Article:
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Cycling Senior Supports Biking for Congo

Annalee Boulton took up cycling when she was 50 years old. That was 38 years ago, and she still has the biking bug.

It all began with a church bike trip in 1984. The folks of Arlington (Washington) United Church rode their bicycles onto a Washington State Ferry to visit Lopez Island. Lopez is the flattest and the friendliest of the San Juan Islands. Annalee and her husband, George, were hooked by the hearty exercise and fellowship with their church family.

Shortly after that trip, a church friend invited Annalee and George to ride 350 miles over the Cascade Mountain Range to Spokane that summer. Without even talking to George, Annalee immediately accepted the invitation for both of them. She rode her hand-me-down, 12-speed, men’s bike, 5,477 feet up the North Cascade Pass. She and George had such a great time that they started dreaming about where they would ride next.

George was the planner. He went to REI and purchased maps to chart their adventures. They bought proper road bikes. Eventually, they bought mountain bikes to ride in the dirt. In 1987 when Annalee was 53, they rode from Washington to the Rocky Mountains of Colorado. They loved going slowly in order to soak up the scenery. They loved stopping into small-town cafés to make new friends. They loved trekking on two wheels alongside members of their church family.

Annalee celebrated her 70th birthday by riding 70 miles in one day. She scaled back for her 80th birthday, riding “only” 40 miles in a day. This year, Annalee celebrated her 88th birthday by riding 8.8 miles. She no longer has the strength or the balance to climb the Cascades or Rockies. She traded in her mountain bike for a three-wheeler shortly after George died from cancer. She keeps on riding the local bike path with church friends and says, “I’m just thankful. Even though I walk around in a walker and I walk slowly, I’m just thankful.” She still shows up at her family floral shop to trim stems and serve lattes.

Annalee was the first person at Arlington United Church, a congregation that holds a dual affiliation with the Covenant Church and the United Methodist Church,  to sign up for the Paul Carlson Partnership 2022 Biking for Congo Challenge. She was troubled that sisters and brothers in Christ who live in the Democratic Republic of the Congo often must travel 50 kilometers (31 miles) on bicycles to get medical treatment. Annalee says, “We are so blessed here. I can’t imagine walking or riding 50 kilometers to get medical care. We just hop in the car and drive.”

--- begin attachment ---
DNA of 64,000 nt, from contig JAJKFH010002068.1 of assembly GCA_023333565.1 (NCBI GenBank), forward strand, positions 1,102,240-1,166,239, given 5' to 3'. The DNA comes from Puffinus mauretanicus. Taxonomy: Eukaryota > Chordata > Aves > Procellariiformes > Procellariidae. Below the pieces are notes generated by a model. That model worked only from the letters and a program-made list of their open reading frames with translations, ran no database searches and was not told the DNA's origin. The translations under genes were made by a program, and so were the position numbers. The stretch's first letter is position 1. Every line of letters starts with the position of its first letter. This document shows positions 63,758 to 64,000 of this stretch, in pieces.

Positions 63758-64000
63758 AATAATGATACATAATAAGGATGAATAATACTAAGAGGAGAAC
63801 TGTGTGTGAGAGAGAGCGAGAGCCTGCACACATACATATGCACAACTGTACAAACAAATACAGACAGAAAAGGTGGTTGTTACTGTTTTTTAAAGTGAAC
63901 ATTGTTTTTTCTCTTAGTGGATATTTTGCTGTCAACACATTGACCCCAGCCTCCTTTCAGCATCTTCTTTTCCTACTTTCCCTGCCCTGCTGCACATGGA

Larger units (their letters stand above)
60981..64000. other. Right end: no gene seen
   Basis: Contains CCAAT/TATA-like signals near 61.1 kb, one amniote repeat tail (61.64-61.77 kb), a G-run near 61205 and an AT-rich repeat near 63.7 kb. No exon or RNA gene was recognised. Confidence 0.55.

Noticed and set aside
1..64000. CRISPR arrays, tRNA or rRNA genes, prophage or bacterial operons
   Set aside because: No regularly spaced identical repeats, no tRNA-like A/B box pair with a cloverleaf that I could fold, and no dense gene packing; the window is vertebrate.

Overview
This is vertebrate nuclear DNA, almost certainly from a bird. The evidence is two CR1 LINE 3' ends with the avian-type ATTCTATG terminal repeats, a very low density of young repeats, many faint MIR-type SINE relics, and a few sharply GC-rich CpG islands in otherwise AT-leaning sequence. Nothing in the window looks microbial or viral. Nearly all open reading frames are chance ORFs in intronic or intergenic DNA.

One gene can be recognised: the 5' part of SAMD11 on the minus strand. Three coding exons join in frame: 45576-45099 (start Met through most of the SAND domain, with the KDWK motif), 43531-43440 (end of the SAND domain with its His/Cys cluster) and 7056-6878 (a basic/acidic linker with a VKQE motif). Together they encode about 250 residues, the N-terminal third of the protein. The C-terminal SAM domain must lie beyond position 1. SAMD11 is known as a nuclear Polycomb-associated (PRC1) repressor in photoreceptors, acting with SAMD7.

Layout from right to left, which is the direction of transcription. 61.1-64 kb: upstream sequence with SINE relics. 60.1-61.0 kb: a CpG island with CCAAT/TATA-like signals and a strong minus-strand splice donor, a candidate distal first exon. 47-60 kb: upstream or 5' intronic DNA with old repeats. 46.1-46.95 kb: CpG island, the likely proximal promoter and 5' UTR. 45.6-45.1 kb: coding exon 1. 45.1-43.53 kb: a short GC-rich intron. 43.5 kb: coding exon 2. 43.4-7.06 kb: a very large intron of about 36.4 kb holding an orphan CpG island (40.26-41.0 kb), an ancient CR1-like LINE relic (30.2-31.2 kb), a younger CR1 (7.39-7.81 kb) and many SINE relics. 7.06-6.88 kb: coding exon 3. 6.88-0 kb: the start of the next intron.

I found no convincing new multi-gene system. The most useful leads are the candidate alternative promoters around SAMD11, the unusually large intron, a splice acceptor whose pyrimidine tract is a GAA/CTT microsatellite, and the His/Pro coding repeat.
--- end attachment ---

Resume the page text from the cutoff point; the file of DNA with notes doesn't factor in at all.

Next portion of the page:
Paul Carlson Partnership works to bless people in DR Congo by training health care professionals, improving access to clean water, providing medical supplies and medicine, and treating those who cannot afford medical care. The Covenant Church in Congo partners with the Paul Carlson Partnership to spread the good news of Jesus Christ in a holistic manner.

When Annalee told her friends and family she was planning to ride 50 kilometers to raise money for the 2022 Biking for Congo Challenge, a fellow florist sent her a check. Then her two sisters added to the campaign. Annalee’s doctor was so impressed by her goal that she also wrote a check. Annalee’s church family at Arlington United enthusiastically committed to sponsoring the ride. So far, Annalee has raised several hundred dollars for the 2022 Biking for Congo Challenge, and the Arlington United Church bike team has raised more than $3,000.

When was the last time you took your bike out of the garage? The Paul Carlson Partnership offers Covenant churches a wonderful opportunity to engage in healthy activity while promoting health care in DR Congo.

The 2022 Biking for Congo Challenge has concluded, but it’s never too late to make a donation.

And start planning your own campaign for the 2023 Biking for Congo Challenge!

About the Author

  • Ryan Eikenbary-Barber

    Ryan Eikenbary-Barber is an ordained Covenant pastor living in Mount Vernon, Washington. He recently completed serving as interim pastor of Arlington United Church.

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